The Challenge: keeping the Passion story real

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How do directors and actors face the challenge of bringing the Passion story to life and making the characters real? This blog has insights from the Edinburgh Easter Story and the Oxford Passion Play ‘A Sword Shall Pierce Your Soul’.



One way is to include real events in the world and local community. Director Suzanne Lofthus meets this challenge by changing the script of the Edinburgh Easter Story every year: ‘The challenge I set myself every year is to look at whether the message still has something to say today.’

In 2013 the performance took place in Scotland on the eve of a referendum: Jesus was a radical who wants to shake up the status quo by encouraging people to imagine a different way of living, which makes him a target for Minister Herod and his ruthless spin doctor, McKayfus.

In 2021, the invasion of Ukraine had just happened and they focussed on telling the story as a group of refugees coming together, and the one thing they still had was the gift of storytelling and their history.

The 2024 play focussed on women and told the story from the perspective of 11 women whose lives were changed by the death and resurrection of Jesus.

Working together with the actors to give them names, faces and identities, the fresh take was inspired by injustices still being suffered by women in parts of the world today. I’ve really been affected by stories from Afghanistan and Iran and other places where women are not allowed to have a voice. Very often, the women’s stories in the story of Jesus get missed or sidelined. A lot of them don’t even have names. It was really interesting to look at how they were affected and changed by encountering Jesus. One of the actors has written the part of Claudia, Pilate’s wife. Another has written the part of Mary, Jesus’s mother. Often in these plays, Mary doesn’t really say anything, so we’ve given her a voice, and as an older woman which is really nice.

Lauren Nicol played Mary Magdalene in the Edinburgh Easter story

Historically, women had to be attached to a male figure, but she’s not,” she said. “It’s like she’s the feminist of the time. As a woman, there’s a lot to take forward from that and their association with the spread of the word. She’s the first to see Jesus alive and that’s a really powerful message. I really felt it burning inside of me that I wanted it to be a Christian story that I was telling. Easter is obviously one of the main festivals so looking at it from a women’s perspective has been really interesting. I’m so lucky and honoured to be a part of it.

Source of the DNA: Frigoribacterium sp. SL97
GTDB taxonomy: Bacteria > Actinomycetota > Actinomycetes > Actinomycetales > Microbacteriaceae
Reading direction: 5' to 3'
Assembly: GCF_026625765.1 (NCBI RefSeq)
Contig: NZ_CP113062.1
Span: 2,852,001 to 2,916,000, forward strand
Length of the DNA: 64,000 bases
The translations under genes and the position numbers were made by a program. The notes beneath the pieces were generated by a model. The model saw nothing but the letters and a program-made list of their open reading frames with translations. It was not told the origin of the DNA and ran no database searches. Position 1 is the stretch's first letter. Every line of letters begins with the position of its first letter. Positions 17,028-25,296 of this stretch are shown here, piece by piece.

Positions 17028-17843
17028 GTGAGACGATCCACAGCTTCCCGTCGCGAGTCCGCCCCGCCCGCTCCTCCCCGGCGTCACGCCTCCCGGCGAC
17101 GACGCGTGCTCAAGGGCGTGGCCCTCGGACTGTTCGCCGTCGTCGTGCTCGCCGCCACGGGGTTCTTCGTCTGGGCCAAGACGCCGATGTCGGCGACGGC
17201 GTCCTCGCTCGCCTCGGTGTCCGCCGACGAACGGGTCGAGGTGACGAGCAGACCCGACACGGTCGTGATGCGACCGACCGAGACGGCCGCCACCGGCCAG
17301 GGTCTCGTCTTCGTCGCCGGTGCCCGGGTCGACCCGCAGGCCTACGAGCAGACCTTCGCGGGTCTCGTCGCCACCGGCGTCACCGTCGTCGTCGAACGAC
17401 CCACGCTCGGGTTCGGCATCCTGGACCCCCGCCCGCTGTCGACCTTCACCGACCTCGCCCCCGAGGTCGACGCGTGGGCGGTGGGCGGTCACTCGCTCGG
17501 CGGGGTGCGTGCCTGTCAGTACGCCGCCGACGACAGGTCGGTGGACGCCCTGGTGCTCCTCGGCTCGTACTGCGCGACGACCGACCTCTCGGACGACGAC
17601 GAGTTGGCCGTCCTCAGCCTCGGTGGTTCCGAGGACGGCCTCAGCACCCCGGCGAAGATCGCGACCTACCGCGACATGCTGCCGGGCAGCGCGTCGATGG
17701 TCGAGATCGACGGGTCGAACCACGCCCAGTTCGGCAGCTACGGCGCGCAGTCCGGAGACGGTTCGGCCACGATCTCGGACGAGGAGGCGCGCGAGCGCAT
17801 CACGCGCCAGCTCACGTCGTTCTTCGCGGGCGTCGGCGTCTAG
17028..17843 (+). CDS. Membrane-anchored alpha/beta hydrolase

Another way is to develop a role based on personal experiences. In the Oxford Passion Play, titled A Sword Shall Pierce Your Soul, Christi Warner played Mary. She was drawn to Mary because of a family tragedy – the death of her 18-year-old elder sister in a car accident. Christi was born in Namibia and acted in community theatre, using drama to help people explore issues including HIV, Malaria and how to resolve water shortages.  She described how her experiences brought insight into the role:

This brought me really close to Mary, and understanding what she must have felt. For me, I lost a sister. For her, it was a son. She was a really strong woman. She had such grace, such faith. That empowered me as a woman as well.

Carolyn Lloyd-Davies, co-producer of A Sword Shall Pierce Your Soul, said that writing the script for the hour-long outdoor play, “I wanted to push back against what I would call this sanitised Virgin Mary, who is meek and mild because when you look at the Gospels, she had to be a very strong woman.”

Anita France played Mary in the Edinburgh Easter story and was involved in writing some of the lines for her character.

It was difficult because we knew so little. We can look at Jesus; he was loving and caring and you can tell a lot about someone’s upbringing by studying them, so you’ve got a fairly good idea about the basic nature of their parents. Mary was very brave. She risked being stoned to death by accepting God’s wish to have a child outside marriage. We’re told in the Bible that she kept things in her heart and thought about them. She was also at the cross to support her son and watched him being tortured to death. Not every mother could do that. You can guess the sort of woman that she was.


Three actors in colourful robes and headscarves are holding up costumes and inspecting them.

The Easter Story, Princes Street Gardens, Edinburgh.